Dental waiting lists growing again


dental queueHopes that the implementation of the National Partnership Agreement (NPA) on Public Dental Health Services public dental waiting lists are being dashed, with waiting lists on the rise in New South Wales and Victoria. This is of particular concern as the NPA was designed to target the most needy patients—and according to an analysis of the statistics by the Victorian Council of Social Service (VCOSS), those are the patients who are missing out.

The National Partnership Agreement on Treating More Public Dental Patients (the Dental NPA) is a joint Commonwealth and state initiative that aims to deliver additional public dental services to eligible patients. The Dental NPA is focused on providing additional services to patients who are Aboriginal, at high risk of or from major dental problems, and patients living in rural and remote areas.

But in a recent blog post, VCOSS policy advisor Brooke McKail writes, “Waiting times for public dentistry have increased significantly in the last year. Despite success in reducing public dental waiting lists through the National Partnership Agreement (NPA) on Public Dental Health Services, the deferral of this agreement may be causing waiting times to grow again. In 2012-13 around 70 per cent of people waited more than one month for services. By 2013-14 this had risen to 83 per cent (the second highest percentage nationally).”

In New South Wales, under the National Partnerships Agreement, the state is able to receive up to $110.8 mill for providing additional public dental services between 4 February 2013 and 31 March 2015, and NSW public dental services use the Priority Oral Health Program for telephone triaging to prioritise access based on clinical need and socio-economic risk factors.

According to figures published by NSW Health, the waiting times for adult assessments and treatments have been creeping steadily upwards since the middle of 2013. While the wait lists for children’s assessments had dropped, the numbers receiving treatments have stayed roughly the same.

This is despite increasing recruitment of dental staff, increasing clinic hours and chair time, and an increase in the use of the private sector to help tackle the waiting lists.

On the Dept of Health website, it says: “At the end of December 2014 there were 3,281 children and 60,961 adults waiting for general dental treatment. Of the total number of children waiting general dental treatment 93.1% were within clinically acceptable benchmark times. Of the total number of adults waiting for general dental treatment 80.3% were within clinically acceptable benchmark times.”

The Victorian analysis, drawn from the Productivity Commission’s Report on Government Services, also shows that good health and access to healthcare in Victoria remains unequal, and that the availability of public dental care is lower than in other states.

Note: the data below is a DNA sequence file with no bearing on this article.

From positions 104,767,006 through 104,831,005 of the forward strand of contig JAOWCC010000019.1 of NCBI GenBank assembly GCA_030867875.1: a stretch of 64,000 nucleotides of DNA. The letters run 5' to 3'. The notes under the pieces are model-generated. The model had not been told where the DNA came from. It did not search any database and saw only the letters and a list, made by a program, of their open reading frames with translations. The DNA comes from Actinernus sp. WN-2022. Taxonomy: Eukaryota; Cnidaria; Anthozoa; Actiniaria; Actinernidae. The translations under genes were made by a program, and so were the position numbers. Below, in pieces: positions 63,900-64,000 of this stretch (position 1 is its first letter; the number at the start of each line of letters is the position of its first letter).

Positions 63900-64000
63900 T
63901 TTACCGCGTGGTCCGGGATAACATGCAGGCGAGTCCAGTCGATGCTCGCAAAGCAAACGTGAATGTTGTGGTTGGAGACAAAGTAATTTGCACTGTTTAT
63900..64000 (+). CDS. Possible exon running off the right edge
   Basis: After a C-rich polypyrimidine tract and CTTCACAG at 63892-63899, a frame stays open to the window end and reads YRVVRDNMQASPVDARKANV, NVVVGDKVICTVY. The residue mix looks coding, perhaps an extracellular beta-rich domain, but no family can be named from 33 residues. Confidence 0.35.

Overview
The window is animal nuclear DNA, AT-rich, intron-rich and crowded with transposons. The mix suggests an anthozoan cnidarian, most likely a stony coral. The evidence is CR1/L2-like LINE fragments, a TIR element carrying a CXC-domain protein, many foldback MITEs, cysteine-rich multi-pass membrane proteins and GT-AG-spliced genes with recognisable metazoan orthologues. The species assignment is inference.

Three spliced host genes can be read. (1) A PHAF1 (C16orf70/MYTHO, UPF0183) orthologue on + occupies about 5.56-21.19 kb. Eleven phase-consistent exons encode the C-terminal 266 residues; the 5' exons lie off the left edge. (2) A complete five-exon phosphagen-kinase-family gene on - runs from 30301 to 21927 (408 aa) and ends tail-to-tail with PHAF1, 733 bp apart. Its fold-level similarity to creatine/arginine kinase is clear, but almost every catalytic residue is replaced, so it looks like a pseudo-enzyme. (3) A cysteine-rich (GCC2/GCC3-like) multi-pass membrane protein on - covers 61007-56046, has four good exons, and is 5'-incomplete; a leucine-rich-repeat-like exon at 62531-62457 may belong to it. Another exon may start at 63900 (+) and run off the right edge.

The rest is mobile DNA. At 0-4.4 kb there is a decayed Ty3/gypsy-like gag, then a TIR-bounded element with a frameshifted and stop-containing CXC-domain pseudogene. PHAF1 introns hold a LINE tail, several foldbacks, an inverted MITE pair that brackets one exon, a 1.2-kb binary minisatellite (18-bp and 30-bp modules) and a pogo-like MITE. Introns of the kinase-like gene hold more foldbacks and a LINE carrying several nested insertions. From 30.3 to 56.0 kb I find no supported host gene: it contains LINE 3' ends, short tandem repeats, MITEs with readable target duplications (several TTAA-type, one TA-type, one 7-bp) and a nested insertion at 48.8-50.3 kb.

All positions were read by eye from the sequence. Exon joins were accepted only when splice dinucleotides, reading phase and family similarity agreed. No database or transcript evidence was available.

Writing on the VCOSS blog, Brooke McKail said, “(Oral disease) is experienced at a greater rate by people experiencing disadvantage, including Aboriginal people, people on low incomes and people in rural and regional areas.

“According to the report, Victoria has a lower rate of public dentists than the national average, at 6.2 per 100,000 Victorians. We also have the lowest rate of public dental hygienists and dental therapists.”

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  1. The Public Health Dental Service is extremely under-resourced, needing increase in manpower, and funding to encourage the manpower to participate. I have been involved in recent activity to increase the sessional rates of pay for visiting dental officers, myself being active in two of the state Health Department Area Health Service where I provide specialist services. I have waiting lists at two large hospitals, extending into periods of up to 12 months. The dental health of some of these patients is compromising their general health. Last year there was some publicity about dental health of country patients , “bush dentistry”, but this has largely petered out. One minister responded to approaches saying in words to the effect that “we are to receive additional dentists into the system next year, as they graduate from the various schools” . I had to inform the minister that this would add to the problem because the new graduates would not have the breadth of experience to deal with anything more than the simplest of dental procedures, creating a “log-jam” of patients with extended and non-productive treatment plans. More money is required to attract underactive general practitioners to the service.

    • I wholeheartedly agree with Evan, the pay rate needs to attract dental officers with a wide range of skill and confidence in dental treatment.

      Additionally, a concerted effort needs to be made to address the causes of the inequalities we see in disadvantaged population groups to resolve this issue (ie compromised health; diabetes; smoking; poor diet; poor work conditions; poor childhood development; accessibility)

  2. I waited 10 years for braces and it was definitely not for cosmetics, my dentist that referred me gave me the highest classification. I wish I knew it would’ve taken this long

  3. I dont know but here is an idea – What if we made it a requirement of Dental Registration that we [all dentists] perform 5 days a year of government / hospital dentistry at a decent pay rate- and everyone has to – but here is the kicker – we can bring our own dental nurses and the hospital nurses can work int he background as a second nurse / steri nurse so the through put is higher [ more like a private practice than a government practice ] and the standard of work is higher as its coming from more experienced dentists.
    Just a wild and not fully thought out suggestion to help the public.


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